Forfiles version you use is not native XP command. It's an older version of the utility, which was originally distributed with one of the
W2K Resource Kits (I think it goes even to NT Resource kit, although I'm not sure). There is nothing wrong using that on XP per se , but if you look closely into it's syntax, it says (emphasis mine):
-d[+|-][DDMMYY|DD] Select files with date >= or <=DDMMYY (UTC)
or files having date >= or <= (current date - DD days)
Note UTC in the description. This means
(1.1) forfiles uses different time stamps that you think it does - unless your system time is UTC (no offset), no daylight savings.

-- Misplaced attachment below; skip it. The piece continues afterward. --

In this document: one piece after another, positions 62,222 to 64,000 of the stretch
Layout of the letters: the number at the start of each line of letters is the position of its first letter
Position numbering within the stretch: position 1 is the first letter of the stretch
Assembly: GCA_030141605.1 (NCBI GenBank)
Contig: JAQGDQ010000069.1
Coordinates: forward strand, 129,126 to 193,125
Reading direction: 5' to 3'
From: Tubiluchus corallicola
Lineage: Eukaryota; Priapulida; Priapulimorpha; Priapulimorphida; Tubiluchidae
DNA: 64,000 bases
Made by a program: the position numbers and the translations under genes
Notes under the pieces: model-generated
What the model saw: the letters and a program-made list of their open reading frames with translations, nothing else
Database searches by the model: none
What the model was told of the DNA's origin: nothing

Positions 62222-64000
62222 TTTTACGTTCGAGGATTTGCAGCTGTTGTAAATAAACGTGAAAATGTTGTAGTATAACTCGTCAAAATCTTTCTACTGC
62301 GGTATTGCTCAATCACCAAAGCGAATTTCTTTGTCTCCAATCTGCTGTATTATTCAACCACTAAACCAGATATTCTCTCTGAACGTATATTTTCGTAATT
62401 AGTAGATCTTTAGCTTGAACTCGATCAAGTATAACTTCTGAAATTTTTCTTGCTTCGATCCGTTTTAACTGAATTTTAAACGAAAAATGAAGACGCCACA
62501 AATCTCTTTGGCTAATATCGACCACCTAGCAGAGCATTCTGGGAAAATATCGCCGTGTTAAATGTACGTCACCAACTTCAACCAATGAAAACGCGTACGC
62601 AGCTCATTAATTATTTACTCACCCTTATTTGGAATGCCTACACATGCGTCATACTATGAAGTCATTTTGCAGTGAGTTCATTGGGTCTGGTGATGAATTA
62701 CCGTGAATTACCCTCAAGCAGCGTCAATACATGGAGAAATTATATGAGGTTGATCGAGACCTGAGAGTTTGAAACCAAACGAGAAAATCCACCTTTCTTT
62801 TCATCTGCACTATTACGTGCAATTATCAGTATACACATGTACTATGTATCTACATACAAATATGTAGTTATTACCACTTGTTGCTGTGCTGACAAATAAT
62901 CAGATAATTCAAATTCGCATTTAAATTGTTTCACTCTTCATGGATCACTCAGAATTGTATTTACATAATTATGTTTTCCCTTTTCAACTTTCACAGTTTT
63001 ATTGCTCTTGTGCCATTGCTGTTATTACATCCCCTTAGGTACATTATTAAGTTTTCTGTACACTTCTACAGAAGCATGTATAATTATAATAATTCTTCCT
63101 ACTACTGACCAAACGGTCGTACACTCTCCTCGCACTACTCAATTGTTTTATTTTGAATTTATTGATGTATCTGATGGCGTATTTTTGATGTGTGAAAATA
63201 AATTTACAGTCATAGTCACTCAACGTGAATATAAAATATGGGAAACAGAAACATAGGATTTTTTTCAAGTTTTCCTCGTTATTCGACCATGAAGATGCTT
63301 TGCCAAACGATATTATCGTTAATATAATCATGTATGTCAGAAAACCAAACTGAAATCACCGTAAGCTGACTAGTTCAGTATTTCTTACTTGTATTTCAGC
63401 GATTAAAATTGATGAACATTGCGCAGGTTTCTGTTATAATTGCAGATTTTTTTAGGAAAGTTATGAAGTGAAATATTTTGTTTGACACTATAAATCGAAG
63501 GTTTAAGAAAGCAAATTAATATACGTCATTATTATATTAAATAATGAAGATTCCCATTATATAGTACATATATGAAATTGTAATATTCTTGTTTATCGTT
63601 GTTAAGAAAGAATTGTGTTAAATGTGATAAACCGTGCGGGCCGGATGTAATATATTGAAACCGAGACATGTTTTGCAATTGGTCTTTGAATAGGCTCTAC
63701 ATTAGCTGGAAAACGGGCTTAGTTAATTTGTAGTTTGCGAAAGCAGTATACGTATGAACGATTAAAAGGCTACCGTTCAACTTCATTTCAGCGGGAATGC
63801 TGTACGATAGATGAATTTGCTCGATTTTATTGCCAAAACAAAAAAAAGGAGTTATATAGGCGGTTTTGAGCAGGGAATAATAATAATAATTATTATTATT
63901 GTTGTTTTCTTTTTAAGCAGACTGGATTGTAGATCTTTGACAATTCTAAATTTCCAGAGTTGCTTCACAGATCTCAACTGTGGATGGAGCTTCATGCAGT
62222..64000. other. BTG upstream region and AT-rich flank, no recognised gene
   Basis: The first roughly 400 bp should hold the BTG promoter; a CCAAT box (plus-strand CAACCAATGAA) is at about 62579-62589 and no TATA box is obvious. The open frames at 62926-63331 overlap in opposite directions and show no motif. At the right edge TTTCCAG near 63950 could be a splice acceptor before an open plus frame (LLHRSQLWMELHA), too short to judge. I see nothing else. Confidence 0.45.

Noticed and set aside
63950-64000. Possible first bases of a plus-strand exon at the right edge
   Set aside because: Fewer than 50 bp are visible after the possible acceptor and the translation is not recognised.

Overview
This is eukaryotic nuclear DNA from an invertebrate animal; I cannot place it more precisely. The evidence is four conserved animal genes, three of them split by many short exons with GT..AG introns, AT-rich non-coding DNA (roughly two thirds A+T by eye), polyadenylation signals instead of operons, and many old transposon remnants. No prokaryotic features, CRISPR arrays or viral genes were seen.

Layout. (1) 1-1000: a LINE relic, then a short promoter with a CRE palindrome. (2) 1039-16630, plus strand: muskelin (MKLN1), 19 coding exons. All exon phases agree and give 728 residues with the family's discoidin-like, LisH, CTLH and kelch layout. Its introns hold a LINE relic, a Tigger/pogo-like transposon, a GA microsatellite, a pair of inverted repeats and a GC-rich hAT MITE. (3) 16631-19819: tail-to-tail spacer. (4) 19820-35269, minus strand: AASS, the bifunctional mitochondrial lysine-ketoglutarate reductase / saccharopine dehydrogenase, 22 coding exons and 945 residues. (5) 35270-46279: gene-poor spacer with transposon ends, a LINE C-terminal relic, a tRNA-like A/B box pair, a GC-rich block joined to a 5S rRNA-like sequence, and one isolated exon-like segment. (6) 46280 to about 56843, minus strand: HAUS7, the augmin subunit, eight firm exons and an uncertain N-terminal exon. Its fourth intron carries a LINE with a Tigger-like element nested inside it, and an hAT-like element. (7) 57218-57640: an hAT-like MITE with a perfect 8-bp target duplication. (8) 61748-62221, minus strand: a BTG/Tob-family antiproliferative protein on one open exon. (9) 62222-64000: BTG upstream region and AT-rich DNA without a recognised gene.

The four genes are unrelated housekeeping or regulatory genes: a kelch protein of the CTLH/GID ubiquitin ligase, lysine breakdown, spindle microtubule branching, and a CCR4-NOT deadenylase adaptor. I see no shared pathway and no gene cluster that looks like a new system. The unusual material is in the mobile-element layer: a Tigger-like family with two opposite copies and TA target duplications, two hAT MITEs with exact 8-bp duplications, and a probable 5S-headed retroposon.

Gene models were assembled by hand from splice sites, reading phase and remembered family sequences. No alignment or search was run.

This will be probably easier with an example. I'm UTC+1, daylight savings time.
(today's date - 2012-09-19)
- Create file and do a dir:
2012-09-19 00:14 5 zzz_utc.txt
it has today's date, so it should not be selected by forfiles,let's check it:
FORFILES -pc:\temp -mzzz_utc.* -d-1 -c"CMD /C Echo @FILE"
But it does get selected! Why? Let's look at file UTC times (following command is run from powershell):
ls .\zzz_utc.txt |select LastAccessTime,LastAccessTimeUTC
2012-09-19 00:15:11 2012-09-18 22:15:11
As you can see, TimeUtc - the one used by
(1.1) forfiles is from yesterday! That's why it gets selected by the tool.